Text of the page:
Voices from Burma

"In your country, you work two days and you have food for a week," says Maung Lwin, a welder taking a break for tea after lunch. "Here, you work for one day and you eat for one day." Lwin supports his family on an average daily wage of $2.30, the same salary the government pays a specialized doctor. Money is so tight that even sitting down for a 15 cent cup of tea takes careful consideration.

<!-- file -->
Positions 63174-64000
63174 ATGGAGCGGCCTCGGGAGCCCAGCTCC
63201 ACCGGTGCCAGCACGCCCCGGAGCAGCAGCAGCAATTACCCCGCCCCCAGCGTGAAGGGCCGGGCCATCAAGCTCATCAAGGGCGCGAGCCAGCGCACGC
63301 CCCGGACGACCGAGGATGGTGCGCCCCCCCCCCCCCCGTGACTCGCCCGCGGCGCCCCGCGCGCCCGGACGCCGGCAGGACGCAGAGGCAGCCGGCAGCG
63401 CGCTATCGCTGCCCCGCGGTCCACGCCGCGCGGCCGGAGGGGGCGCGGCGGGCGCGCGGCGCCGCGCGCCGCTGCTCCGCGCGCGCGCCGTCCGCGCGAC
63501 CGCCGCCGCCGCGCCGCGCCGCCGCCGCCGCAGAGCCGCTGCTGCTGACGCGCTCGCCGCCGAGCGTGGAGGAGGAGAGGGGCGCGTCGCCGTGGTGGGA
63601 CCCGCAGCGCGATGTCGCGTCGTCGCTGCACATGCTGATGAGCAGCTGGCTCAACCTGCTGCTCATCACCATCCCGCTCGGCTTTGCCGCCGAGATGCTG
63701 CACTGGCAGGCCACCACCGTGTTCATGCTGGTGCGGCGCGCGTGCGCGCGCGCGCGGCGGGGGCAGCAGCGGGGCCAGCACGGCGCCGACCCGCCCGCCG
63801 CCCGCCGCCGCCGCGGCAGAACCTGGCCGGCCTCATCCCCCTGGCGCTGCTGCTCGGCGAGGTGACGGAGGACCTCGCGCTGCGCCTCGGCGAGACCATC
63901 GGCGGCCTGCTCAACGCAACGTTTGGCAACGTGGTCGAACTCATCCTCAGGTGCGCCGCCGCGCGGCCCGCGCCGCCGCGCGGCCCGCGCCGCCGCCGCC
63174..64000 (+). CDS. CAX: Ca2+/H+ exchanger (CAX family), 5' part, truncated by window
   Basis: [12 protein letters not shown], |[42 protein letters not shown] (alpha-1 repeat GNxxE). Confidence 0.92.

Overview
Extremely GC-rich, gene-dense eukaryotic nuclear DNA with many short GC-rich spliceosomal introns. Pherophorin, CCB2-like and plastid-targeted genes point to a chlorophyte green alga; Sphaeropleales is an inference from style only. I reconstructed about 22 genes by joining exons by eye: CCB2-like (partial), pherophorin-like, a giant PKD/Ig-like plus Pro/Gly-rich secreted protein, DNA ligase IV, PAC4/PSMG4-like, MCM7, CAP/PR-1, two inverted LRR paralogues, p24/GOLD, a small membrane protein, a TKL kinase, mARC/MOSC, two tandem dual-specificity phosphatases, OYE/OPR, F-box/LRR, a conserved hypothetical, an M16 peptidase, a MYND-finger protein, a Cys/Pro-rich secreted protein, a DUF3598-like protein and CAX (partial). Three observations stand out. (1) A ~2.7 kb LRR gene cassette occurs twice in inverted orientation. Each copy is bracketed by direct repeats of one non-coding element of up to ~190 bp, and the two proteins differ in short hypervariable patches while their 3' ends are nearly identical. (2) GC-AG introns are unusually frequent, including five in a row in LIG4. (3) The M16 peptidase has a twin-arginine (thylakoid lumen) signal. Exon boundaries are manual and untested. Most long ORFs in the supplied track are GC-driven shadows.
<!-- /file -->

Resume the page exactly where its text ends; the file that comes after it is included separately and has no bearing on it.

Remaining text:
"You are human, I am also human," he tells me. "But my luck is not the same as your luck."

TeakNone of it makes any sense. Blessed with wealthy deposits of gemstones, teak forests, agricultural land, natural gas and oil, Burma has the potential to be the wealthiest nation in Southeast Asia. ...

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